Electrophysiological characterization using automated patch clamp (QPatch and Qube) of hiPSC-derived neurological disease models, new automated patch clamp ion channel assays for CiPA cardiac safety testing (dynamic hERG and LQT3 late NaV1.5) and NaV1.7 drug discovery.
Marc Rogers (Metrion Bioscience): Milnes and late Nav1.5 for cardiac safety,
Sarah Williams (Charles River): Adaptive online V½ estimation.
01:45 PM – Poster presentation:
Title: Biophysical and pharmacological profiling of multiple voltage-gated sodium channel subtypes on QPatch II
Poster presenter: Application scientist Daniel Sauter
Location: Exhibit Hall A-E – Poster board No.: B285
Voltage-gated sodium channels (VGSC) are responsible for the initiation and propagation of action potentials in excitable cells. VGSC have been identified as excellent drug targets for treatment of pain, epilepsy and to other neurological disorders. Early compounds, however, were developed using empirical approaches. The identification of the molecular identity of VGSC in combination with technological advances, such as the automated patch clamp technique, provide the basis for a rational design of subtype-selective compounds.
To date, 9 functional mammalian isoforms (NaV1.1–1.9) have been described in the literature. The various subtypes differ in their expression pattern and exhibit distinct biophysical and pharmacological profiles. All have in common that they produce a transient inward current in response to membrane depolarization. During this process, the VGSC transitions from a closed to an open into an inactivated state. Interestingly, inhibitor compounds often exhibit different pharmacological profiles dependent upon the ion channel conformational state.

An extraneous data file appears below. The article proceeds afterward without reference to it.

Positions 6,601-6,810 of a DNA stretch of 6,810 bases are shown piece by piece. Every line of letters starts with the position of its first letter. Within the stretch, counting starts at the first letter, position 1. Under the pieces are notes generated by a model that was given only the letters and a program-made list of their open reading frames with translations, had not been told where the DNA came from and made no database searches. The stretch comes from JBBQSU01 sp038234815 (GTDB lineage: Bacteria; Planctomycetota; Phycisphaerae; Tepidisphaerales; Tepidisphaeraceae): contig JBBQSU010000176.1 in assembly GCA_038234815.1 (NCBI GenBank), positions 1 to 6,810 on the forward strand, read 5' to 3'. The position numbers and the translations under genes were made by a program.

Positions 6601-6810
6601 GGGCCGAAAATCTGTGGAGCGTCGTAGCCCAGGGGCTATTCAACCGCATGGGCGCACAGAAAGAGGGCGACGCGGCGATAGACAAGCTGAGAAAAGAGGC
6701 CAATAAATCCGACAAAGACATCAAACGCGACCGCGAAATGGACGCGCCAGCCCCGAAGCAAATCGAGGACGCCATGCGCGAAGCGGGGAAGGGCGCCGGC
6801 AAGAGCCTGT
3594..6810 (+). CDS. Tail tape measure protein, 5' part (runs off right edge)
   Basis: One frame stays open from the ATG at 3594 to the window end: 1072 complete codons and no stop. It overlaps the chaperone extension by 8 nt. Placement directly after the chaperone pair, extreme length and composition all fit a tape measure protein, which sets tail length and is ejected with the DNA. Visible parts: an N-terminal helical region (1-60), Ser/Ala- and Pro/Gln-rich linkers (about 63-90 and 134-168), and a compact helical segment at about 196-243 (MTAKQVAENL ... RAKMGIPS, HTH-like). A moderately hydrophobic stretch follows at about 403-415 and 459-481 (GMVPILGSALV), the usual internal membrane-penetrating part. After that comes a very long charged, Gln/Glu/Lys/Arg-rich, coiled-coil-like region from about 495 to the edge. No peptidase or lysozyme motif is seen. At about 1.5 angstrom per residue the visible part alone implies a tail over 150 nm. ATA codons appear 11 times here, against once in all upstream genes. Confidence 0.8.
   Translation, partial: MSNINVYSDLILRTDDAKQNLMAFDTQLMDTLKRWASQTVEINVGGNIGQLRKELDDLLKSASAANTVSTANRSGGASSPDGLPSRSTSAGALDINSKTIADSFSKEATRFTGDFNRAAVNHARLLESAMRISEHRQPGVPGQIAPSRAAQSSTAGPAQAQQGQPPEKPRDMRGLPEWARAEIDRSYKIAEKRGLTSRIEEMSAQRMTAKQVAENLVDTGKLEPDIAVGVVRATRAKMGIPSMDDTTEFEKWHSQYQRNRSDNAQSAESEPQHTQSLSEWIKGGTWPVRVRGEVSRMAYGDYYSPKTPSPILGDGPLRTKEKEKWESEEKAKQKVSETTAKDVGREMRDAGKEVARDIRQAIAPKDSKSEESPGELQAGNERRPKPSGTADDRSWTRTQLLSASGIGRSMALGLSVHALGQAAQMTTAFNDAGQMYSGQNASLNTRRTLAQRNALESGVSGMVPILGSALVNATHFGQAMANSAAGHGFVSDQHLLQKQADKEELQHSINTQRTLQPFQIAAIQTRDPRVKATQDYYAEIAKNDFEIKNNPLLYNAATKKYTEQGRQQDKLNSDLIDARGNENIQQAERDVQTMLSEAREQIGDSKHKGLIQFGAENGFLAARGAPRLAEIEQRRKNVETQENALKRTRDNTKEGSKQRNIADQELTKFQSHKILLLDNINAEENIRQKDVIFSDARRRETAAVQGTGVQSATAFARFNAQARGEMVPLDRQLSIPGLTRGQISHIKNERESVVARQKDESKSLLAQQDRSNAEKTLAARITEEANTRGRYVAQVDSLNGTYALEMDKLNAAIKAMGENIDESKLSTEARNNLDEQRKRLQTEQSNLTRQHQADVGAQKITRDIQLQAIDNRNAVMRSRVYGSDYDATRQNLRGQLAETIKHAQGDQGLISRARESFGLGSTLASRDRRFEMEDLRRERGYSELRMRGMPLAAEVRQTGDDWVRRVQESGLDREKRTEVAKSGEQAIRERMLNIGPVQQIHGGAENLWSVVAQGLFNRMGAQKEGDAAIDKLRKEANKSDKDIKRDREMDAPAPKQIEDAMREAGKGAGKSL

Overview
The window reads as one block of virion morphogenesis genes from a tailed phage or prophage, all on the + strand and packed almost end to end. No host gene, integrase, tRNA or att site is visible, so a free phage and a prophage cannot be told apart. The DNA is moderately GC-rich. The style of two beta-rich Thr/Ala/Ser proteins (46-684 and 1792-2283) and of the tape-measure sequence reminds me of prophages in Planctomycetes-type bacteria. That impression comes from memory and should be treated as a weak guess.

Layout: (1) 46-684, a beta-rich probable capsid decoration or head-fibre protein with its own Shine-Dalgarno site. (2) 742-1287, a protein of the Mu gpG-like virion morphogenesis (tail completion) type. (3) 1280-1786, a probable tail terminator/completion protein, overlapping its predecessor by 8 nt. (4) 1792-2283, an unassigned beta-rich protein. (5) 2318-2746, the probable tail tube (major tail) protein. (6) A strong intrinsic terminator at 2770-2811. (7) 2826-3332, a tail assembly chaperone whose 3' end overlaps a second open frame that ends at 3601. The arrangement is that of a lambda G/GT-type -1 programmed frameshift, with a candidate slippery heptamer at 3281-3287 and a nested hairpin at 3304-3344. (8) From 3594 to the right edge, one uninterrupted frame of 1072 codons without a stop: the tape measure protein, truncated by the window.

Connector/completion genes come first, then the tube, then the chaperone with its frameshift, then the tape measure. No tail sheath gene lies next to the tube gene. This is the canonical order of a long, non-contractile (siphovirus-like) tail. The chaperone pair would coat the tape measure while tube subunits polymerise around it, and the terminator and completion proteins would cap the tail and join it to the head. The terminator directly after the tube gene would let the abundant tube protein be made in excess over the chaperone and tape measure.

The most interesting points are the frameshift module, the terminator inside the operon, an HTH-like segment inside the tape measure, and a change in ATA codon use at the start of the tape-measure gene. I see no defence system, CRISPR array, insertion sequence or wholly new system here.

In the present study, the second generation QPatch (QPatch II; Sophion Bioscience) was used in combination with adaptive voltage protocols to investigate state-dependent inhibition of tetrodotoxin (TTX) and tetracaine on 8 different VGSC subtypes (NaV1.1-8). A first step was to determine the half-inactivation potential V½(inactivation) for each individual cell. This value was then used during the next steps as preconditioning pulse. Such an adaptive protocol allowed to determine IC50 values for both the closed and the inactivated state and reduce heterogeneity of the cells. Both IC50 values and biophysical parameters of the different subtypes align well with literature values.